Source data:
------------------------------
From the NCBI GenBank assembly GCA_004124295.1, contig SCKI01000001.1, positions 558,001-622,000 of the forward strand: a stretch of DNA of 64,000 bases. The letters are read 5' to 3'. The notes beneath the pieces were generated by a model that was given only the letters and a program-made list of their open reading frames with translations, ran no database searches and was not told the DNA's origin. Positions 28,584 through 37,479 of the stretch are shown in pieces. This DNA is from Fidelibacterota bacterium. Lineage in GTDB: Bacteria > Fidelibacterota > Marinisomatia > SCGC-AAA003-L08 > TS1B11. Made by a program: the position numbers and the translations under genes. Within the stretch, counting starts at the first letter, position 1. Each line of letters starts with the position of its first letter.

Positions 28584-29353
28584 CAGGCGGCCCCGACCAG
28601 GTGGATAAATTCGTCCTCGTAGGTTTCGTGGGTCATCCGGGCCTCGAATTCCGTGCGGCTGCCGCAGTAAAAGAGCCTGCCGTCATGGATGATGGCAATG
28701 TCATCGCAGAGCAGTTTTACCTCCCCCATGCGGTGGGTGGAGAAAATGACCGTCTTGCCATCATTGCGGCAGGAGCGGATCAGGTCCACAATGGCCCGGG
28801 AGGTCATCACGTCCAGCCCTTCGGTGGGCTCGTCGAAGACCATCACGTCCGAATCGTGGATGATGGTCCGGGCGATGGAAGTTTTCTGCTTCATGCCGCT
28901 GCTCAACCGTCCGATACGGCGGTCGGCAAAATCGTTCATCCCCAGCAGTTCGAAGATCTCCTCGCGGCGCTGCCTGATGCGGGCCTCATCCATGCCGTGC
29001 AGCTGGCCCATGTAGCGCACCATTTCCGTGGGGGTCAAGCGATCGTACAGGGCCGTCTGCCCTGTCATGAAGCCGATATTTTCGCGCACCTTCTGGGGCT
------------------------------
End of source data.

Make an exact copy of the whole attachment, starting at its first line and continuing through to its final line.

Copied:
From the NCBI GenBank assembly GCA_004124295.1, contig SCKI01000001.1, positions 558,001-622,000 of the forward strand: a stretch of DNA of 64,000 bases. The letters are read 5' to 3'. The notes beneath the pieces were generated by a model that was given only the letters and a program-made list of their open reading frames with translations, ran no database searches and was not told the DNA's origin. Positions 28,584 through 37,479 of the stretch are shown in pieces. This DNA is from Fidelibacterota bacterium. Lineage in GTDB: Bacteria > Fidelibacterota > Marinisomatia > SCGC-AAA003-L08 > TS1B11. Made by a program: the position numbers and the translations under genes. Within the stretch, counting starts at the first letter, position 1. Each line of letters starts with the position of its first letter.

Positions 28584-29353
28584 CAGGCGGCCCCGACCAG
28601 GTGGATAAATTCGTCCTCGTAGGTTTCGTGGGTCATCCGGGCCTCGAATTCCGTGCGGCTGCCGCAGTAAAAGAGCCTGCCGTCATGGATGATGGCAATG
28701 TCATCGCAGAGCAGTTTTACCTCCCCCATGCGGTGGGTGGAGAAAATGACCGTCTTGCCATCATTGCGGCAGGAGCGGATCAGGTCCACAATGGCCCGGG
28801 AGGTCATCACGTCCAGCCCTTCGGTGGGCTCGTCGAAGACCATCACGTCCGAATCGTGGATGATGGTCCGGGCGATGGAAGTTTTCTGCTTCATGCCGCT
28901 GCTCAACCGTCCGATACGGCGGTCGGCAAAATCGTTCATCCCCAGCAGTTCGAAGATCTCCTCGCGGCGCTGCCTGATGCGGGCCTCATCCATGCCGTGC
29001 AGCTGGCCCATGTAGCGCACCATTTCCGTGGGGGTCAAGCGATCGTACAGGGCCGTCTGCCCTGTCATGAAGCCGATATTTTCGCGCACCTTCTGGGGCT